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Five compete for Andy Devine Days Rodeo Queen
These girls are competing for Andy Devine Days Rodeo Queen and Teen Queen titles this year. From left, they are (back row) Becca Polizzi, Austyn Burt, Brittney Brodar, (front row) Breanna Weber and Mira Singer.
9/20/2013 6:01:00 AM
By Kim Steele
KINGMAN - Five girls are competing for the titles of Andy Devine Days Rodeo 2014 Queen and Teen Queen this year.
The reigning queens will be crowned at 1 p.m. Sept. 29 during the 29th Annual Andy Devine Days PRCA Rodeo at the Mohave County Fairgrounds. The queen contestants are Brittney Brodar, Austyn Lynn Burt, Becca Polizzi and Mira Singer. The sole teen queen contestant is Breanna Weber.
The queen winner will be crowned by Taylor Overson, the reigning queen for 2013. Her counterpart, Baylee Hammond, will crown the new winner of the teen queen title. Both girls have spent the past year promoting Kingman's rodeo at rodeos and parades across the state and will pass those duties on to the new winners.
"It's been a really good experience being queen and it has taught me a lot," said Overson, who has appeared at four pro rodeos and three amateur rodeos in Arizona as queen. "I'm really quiet, so speaking in public has taught me to open up more. I've had a lot of fun as the rodeo queen and don't regret winning at all."
Brodar, 17, of Golden Valley, attends Kingman High School and wants to become a veterinarian after she graduates. She has volunteered at Last Chance Ranch Sanctuary and Second Chance Ranch, two animal rescue facilities, as well as at Stockton Hill Chiropractic and Grace Lutheran Church. Her hobbies are riding horses and dirt bikes, swimming and running. Her ambition is to become a professional barrel racer and eventually have a family of her own.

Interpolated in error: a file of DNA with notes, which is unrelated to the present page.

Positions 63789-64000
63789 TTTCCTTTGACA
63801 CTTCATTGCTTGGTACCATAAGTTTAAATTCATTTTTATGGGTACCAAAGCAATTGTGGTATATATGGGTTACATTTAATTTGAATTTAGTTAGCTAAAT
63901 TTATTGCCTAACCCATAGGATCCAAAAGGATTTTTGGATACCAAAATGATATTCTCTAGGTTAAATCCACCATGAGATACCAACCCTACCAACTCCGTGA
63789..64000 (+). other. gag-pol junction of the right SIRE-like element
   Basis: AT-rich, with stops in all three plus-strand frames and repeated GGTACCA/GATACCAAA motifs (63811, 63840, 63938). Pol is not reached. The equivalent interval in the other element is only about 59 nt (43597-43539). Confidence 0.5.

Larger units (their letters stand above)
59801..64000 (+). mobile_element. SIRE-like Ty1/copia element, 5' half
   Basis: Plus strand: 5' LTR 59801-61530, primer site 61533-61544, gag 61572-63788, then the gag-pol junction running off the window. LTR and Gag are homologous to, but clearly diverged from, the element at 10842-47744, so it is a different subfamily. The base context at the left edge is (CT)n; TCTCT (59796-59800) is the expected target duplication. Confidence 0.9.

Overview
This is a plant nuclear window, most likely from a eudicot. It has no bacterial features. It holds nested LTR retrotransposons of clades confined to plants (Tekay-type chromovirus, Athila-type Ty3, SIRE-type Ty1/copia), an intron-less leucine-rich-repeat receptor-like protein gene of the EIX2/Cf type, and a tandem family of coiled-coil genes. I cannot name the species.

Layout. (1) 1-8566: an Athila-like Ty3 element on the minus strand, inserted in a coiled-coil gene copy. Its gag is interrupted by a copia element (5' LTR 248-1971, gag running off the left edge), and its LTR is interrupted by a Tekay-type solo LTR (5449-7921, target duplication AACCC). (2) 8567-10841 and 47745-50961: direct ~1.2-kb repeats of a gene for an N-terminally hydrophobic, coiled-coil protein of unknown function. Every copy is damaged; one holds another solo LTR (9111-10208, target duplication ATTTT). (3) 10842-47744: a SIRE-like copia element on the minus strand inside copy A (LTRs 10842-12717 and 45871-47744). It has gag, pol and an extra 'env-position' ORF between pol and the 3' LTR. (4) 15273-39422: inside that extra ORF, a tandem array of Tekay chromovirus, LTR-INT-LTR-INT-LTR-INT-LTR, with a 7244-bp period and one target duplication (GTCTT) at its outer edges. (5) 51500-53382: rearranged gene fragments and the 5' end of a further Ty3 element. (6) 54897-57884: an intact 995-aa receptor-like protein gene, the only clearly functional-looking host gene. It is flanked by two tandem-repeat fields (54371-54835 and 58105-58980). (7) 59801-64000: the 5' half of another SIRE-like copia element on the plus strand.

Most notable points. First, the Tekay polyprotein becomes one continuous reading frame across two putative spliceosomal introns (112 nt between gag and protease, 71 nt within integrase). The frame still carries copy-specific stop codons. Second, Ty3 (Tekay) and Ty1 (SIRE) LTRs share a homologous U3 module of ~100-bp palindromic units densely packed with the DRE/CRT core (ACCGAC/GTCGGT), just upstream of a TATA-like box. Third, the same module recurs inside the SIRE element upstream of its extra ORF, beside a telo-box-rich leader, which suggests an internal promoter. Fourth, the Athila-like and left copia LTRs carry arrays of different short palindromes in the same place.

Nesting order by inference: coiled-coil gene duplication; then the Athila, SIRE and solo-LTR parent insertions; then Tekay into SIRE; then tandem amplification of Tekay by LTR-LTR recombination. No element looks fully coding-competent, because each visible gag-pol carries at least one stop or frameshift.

Burt, 16, lives in Kingman and attends Kingman Academy of Learning High School. Her favorite sports are barrel racing and team roping, and her ambition in life is to finish high school, go on to college and become a certified veterinary technician. Burt said she wants to be queen because she enjoys going to rodeos and participating in barrel racing and roping events.
Polizzi, 17, of Kingman, is a student at Insight Academy of Arizona and has special training in piano. She enjoys baseball, rodeo, drawing, exercising and playing the piano. Polizzi wants to enlist in the Air Force after she graduates and become a combat pilot, then go on to get a degree in technical engineering, law or theater. She wants to be rodeo queen because she loves to ride and compete, and it would be a good chance for her to learn more about rodeos.
Singer, 16, of Kingman, attends Kingman Academy of Learning High School and participates in the certified nursing course there and volunteers at Kingman Regional Medical Center. She wants to be a registered nurse after she graduates. She enjoys barrel racing, roping, riding horses, swimming, boating and traveling. Singer said she wants to be queen because she enjoys being involved in a rodeo setting and believes representing Kingman would be a positive experience for her.
Teen queen contestant Weber, 13, of Kingman, attends Kingman Academy of Learning Middle School and has been on the Straight A Honor Roll for seven years. Her scholastic goal is to make straight As through her entire educational career. She has special training in barrel racing, pole bending, goat typing and breakaway roping, and has been a National Barrel Horse Arizona State Champion and a National Little Britches Finalist in all four areas. She wants to become a veterinarian.
"I want to be teen queen to promote the sport of rodeo - the past, present and future," said Weber. "I want to represent Kingman and help keep rodeo alive."
Competition for the girls starts 8 a.m. Saturday, when the girls are judged on a short interview and how they ride their horses during several events. A pageant gathering will take place at 1 p.m. that day at the Elks Lodge, 900 Gates Ave., and is open to the public. Tickets are $5 each and hors d'oeuvres will be served. The contestants will be judged on appearance, modeling, public speaking, questions and an interview. And all five girls will ride in the Andy Devine Days parade at 8 a.m. Sept. 28.
"Being rodeo queen is a very exciting experience," said Tiffany Leo, queen coordinator and a former queen herself. "The girls gain self-confidence through public speaking and being in the limelight. They meet people from all walks of life, creating life-long friendships, and they all have a great time."
For more information and tickets to the pageant gathering, call Leo at (928) 715-5920.
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